Review: “The Lieutenant of Inishmore” (AstonRep Theatre Company)

(left to right) Scott Wolf and John Wehrman in AstonRep Theatre Company’s production THE LIEUTENANT OF INISHMORE by Martin McDonagh, directed by Derek Bertelsen.  Photo by Emily Schwartz.
(left to right) Scott Wolf and John Wehrman in AstonRep Theatre Company’s production THE LIEUTENANT OF INISHMORE by Martin McDonagh, directed by Derek Bertelsen. Photo by Emily Schwartz.

Show: The Lieutenant of Inishmore

Company: AstonRep Theatre Company

Venue: West Stage of the Raven Theatre Complex

Die Roll: 19

Martin McDonagh has written some really messed-up plays.  And he’s also written some really brilliant ones.  More often than not, his plays are both.  “Lieutenant of Inishmore” is one of his brilliantly dark scripts.  So, I was very much looking forward to seeing a local production of the show.

The play is a timeless tale of a psychopathic killer/freedom fighter (played by John Wehrman) whose life is thrown into a whirling tempest when his pet cat is killed.  Basically, it is one absurdity heaped upon another upon another for an hour and a half.

Really, it’s a farce.  And in any farce, the whole premise is that there is a lie, that is then protected by telling another lie.  One lie on top of another results in hilarity as things are done to prevent the discovery of the lie.  Unlike other farces, though, the solution isn’t always that everything works out in the end.  Instead, there is blood and destruction.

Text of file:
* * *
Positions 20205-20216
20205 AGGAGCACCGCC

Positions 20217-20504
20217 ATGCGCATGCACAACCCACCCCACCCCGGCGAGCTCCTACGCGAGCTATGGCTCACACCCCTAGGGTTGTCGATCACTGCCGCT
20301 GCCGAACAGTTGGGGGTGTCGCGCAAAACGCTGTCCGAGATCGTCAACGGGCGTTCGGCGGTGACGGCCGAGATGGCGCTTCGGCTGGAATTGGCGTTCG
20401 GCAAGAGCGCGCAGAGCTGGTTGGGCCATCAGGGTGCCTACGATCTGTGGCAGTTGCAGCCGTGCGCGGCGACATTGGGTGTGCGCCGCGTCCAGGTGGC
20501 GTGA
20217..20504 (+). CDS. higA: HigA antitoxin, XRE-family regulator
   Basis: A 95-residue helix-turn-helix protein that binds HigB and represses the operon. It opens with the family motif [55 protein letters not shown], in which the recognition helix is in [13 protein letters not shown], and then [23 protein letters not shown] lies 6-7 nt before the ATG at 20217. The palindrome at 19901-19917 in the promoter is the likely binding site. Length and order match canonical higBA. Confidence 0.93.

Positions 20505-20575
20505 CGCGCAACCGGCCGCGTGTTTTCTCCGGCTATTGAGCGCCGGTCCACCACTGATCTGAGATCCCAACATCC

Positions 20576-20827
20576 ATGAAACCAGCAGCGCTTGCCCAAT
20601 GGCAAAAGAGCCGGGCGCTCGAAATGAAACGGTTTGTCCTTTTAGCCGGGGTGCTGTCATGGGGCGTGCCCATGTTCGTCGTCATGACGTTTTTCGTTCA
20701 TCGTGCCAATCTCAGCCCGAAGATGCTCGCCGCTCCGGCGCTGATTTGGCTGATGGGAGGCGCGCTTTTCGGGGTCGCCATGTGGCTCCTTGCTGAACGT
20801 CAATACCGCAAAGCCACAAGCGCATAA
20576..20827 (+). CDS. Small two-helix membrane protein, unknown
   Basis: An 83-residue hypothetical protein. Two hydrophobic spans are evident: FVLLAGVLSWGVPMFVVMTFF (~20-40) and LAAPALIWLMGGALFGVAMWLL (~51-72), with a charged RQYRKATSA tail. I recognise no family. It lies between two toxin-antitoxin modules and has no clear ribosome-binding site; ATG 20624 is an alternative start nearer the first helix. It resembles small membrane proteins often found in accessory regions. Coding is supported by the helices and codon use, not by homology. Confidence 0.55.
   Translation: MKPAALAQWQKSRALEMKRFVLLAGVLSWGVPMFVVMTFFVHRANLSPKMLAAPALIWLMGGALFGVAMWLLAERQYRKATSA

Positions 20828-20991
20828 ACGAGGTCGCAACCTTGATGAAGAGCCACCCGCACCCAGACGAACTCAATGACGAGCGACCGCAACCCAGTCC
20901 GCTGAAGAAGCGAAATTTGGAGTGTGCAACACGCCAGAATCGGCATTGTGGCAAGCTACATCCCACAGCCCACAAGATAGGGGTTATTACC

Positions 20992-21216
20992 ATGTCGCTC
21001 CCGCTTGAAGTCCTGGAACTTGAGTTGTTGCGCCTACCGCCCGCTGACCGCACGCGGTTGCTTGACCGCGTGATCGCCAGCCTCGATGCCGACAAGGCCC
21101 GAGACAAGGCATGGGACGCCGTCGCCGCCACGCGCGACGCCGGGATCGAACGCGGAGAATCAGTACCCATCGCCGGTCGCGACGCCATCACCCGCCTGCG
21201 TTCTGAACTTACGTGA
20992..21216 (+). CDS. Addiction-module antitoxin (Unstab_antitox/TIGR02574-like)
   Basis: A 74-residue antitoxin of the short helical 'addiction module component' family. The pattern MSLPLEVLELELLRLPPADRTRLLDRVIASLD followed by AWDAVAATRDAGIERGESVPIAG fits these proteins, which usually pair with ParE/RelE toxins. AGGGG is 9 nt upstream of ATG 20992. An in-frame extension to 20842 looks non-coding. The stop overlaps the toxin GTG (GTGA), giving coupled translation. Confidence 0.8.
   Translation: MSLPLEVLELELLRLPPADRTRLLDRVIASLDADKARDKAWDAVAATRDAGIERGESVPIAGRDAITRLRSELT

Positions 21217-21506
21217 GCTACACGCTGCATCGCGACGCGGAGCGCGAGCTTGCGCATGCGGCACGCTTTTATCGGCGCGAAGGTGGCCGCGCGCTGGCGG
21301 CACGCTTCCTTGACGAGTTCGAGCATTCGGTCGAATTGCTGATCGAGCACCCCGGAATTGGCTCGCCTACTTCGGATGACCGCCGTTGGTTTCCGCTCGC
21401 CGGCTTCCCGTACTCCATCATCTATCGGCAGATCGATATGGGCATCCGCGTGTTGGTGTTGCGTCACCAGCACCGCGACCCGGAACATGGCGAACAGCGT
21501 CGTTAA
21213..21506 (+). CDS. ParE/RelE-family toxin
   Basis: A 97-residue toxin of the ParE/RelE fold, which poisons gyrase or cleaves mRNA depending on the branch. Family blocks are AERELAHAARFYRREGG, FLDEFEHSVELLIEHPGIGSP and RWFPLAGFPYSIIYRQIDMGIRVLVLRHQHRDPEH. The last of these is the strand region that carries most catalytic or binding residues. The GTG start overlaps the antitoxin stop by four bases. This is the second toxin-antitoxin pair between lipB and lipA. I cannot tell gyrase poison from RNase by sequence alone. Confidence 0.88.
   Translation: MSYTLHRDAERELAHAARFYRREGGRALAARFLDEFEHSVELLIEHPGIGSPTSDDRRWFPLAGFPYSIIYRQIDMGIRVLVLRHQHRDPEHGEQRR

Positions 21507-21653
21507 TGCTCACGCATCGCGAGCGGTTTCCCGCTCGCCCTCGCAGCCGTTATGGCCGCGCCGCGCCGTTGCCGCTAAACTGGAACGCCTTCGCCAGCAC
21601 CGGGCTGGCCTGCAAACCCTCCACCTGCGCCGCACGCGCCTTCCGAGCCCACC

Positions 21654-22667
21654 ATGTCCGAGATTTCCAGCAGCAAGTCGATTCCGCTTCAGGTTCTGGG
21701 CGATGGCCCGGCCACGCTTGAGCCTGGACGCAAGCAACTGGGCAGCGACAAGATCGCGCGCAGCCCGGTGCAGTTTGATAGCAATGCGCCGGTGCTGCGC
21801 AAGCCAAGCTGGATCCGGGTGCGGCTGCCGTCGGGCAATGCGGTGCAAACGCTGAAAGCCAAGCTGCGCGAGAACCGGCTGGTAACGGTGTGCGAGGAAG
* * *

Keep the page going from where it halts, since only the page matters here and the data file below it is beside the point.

So, from the very first scene, the play is put forth with a tongue-in-cheek campiness and self-awareness that destroys the best farces.  For a play like this one to be really successful, the punchlines must be delivered as sincerely as possible.  When Davey (played by Matthew Harris) discovers a dead cat that he assumes to belong to Wehrman’s Padraic (the killer mentioned above) he does a clumsy reveal of the fact that it’s been brained as an attempt at shock humor.  It does succeed in getting the laugh, but it sets the tone for a production that cheapens the work itself.

Because of the approach, the scary man around whom the play revolves doesn’t seem so scary.  Even when he’s torturing a man (Scott Wolf) who hangs from an impressive steel rig, he seems to be a buffoon.  The other men within the cast who are supposed to be villains are also nothing more than clowns.  The set design is somewhat simplistic and scattered, which adds to the feeling of unreality in a show that could really shine were it to be well executed.

Most of the blood work resembled orange watercolor paint smeared on the clothing.  Which is a shame, because the costumes themselves were one of the few things that were well done in the production.  kClare McKellaston assembled a collection of garb that felt both rough and right.

I do recommend seeing “The Lieutenant of Inishmore”.  However, I would recommend seeing someone else’s production to get the real experience of a dark comedy done right.

TEN WORD SUMMARY:  A dark comedy is neither when played as camp.  Bummer.

RATING: d6 “Has Some Merit”